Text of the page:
The FAME study also demonstrated that adhering to an FFR-guided regimen for multi-vessel disease is cost-beneficial to the hospital and payers by reducing material costs by $675 per patient, lowering average length of hospitalization by 0.3 days and reducing the total patient treatment cost at 12-months by more than $2,000.
"FFR is not an expensive or cumbersome technology," according to Hodgson. "In fact, it is quite fast, easy to use, and available in virtually every cath lab in the United States and across Europe. Since FFR is widely available, can reduce risk for the patient and lowers health care costs, it is time for the interventional cardiology community to make FFR a part of their regular clinical routine. Here at Geisinger, we are integrating it into our ProvenPCI(SM) protocols to ensure that all patients get what evidence tells us is optimal care."
Patients diagnosed with heart disease are encouraged to talk to their physicians about treatment options. Treatments should be personalized to meet the individual needs of each patient and should take into consideration many risk factors including age and family history. Volcano advises patients to also educate themselves about the various treatment options available to them, including the use of FFR, when making important health care decisions. Only Volcano has the broadest FFR product portfolio, which includes the PrimeWire®, FloWire®, and ComboWire® XT, and three supporting consoles.
About Volcano Corporation
Volcano Corporation (NASDAQ: VOLC) offers a broad suite of devices designed to facilitate endovascular procedures, enhance the diagnosis of vascular and structural heart disease and guide optimal therapies. The company's intravascular ultrasound (IVUS) product line includes ultrasound consoles that can be integrated directly into virtually any modern cath lab. Volcano IVUS offers unique features, including both single-use phased array and rotational IVUS imaging catheters, and advanced functionality options, such as VH® IVUS tissue characterization and ChromaFlo®. Volcano also provides functional measurement (FM) consoles and single-use pressure and flow guide wires, and is developing a line of ultra-high resolution Optical Coherence Tomography (OCT) and Forward Looking IVUS systems and catheters. Currently, more than 4,700 Volcano IVUS and FM systems are installed worldwide, and more than half of Volcano's revenues are derived from outside the United States. Through its wholly-owned subsidiary, Axsun Technologies, Volcano also develops and manufactures optical monitors, lasers and optical engines used in telecommunications, spectroscopy and other industrial applications. These products are sold to a variety of customers, including Nokia, Siemens, Ericsson, Alcatel-Lucent and HuaWei Technologies. For more information, visit the company's website at http://www.volcanocorp.com.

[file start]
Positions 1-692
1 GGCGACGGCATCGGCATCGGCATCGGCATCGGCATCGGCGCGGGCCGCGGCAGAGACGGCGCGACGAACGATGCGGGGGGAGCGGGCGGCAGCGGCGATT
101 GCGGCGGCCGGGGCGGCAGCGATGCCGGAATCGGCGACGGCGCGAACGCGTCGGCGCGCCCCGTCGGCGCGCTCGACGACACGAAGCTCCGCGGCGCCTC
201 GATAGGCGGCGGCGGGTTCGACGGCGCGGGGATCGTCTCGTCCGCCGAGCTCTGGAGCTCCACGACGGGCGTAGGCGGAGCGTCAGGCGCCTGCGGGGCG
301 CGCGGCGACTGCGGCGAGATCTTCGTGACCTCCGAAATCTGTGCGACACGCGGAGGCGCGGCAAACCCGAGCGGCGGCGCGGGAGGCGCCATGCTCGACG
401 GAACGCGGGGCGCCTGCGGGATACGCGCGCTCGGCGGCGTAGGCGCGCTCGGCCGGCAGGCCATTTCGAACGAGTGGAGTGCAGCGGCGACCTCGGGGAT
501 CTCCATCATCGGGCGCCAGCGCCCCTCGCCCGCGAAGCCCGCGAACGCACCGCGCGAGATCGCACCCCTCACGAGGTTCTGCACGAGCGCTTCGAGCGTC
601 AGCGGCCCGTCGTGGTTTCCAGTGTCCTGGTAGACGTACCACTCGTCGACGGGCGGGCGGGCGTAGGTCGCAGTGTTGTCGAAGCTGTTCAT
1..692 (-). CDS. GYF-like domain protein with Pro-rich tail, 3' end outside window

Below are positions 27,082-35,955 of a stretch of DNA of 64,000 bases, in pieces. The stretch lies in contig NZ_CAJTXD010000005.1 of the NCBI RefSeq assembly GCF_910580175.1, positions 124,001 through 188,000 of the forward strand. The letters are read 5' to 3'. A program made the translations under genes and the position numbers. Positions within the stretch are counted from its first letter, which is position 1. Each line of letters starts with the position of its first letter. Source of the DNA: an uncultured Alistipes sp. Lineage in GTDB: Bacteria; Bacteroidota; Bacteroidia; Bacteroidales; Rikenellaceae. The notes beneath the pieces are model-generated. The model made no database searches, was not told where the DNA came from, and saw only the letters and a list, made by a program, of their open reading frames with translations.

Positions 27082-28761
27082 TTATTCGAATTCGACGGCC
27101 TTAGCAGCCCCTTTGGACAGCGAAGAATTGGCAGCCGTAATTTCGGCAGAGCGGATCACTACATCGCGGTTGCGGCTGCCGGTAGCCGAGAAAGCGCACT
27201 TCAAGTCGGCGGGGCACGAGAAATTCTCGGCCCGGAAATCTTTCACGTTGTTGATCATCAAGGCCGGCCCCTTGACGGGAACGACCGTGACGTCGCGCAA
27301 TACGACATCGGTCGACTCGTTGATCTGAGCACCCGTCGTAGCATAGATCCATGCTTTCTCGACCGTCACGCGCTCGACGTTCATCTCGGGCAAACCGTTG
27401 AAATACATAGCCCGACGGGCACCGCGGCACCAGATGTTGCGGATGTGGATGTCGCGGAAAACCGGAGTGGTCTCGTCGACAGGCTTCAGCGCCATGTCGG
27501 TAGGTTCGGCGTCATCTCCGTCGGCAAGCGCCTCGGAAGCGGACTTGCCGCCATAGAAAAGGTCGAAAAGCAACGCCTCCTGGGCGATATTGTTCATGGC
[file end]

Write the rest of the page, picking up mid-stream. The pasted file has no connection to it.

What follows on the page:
This press release contains forward-looking statements within the meaning of the U.S. Private Securities Litigation Reform Act of 1995. Any statements in this release regarding Volcano's business that are not historical facts may be considered "forward-looking statements," including statements regarding the potential benefits of the products and procedures described above, results and implications of the data from the FAME trial, commercial release and market adoption of the company's technology, and the impact of clinical and other technical data. Forward-looking statements are based on management's current preliminary expectations and are subject to risks and uncertainties which may cause Volcano's results to differ materially and adversely from the statements contained herein. Some of the potential risks and uncertainties that could cause actual results to differ from the results predicted are detailed in the company's annual report on Form 10-K, quarterly reports on Form 10-Q and other filings made with the Securities and Exchange Commission. Undue reliance should not be placed on forward-looking statements which speak only as of the date they are made. Volcano undertakes no obligation to update any forward-looking statements to reflect new information, events or circumstances after the date they are made, or to reflect the occurrence of unanticipated events.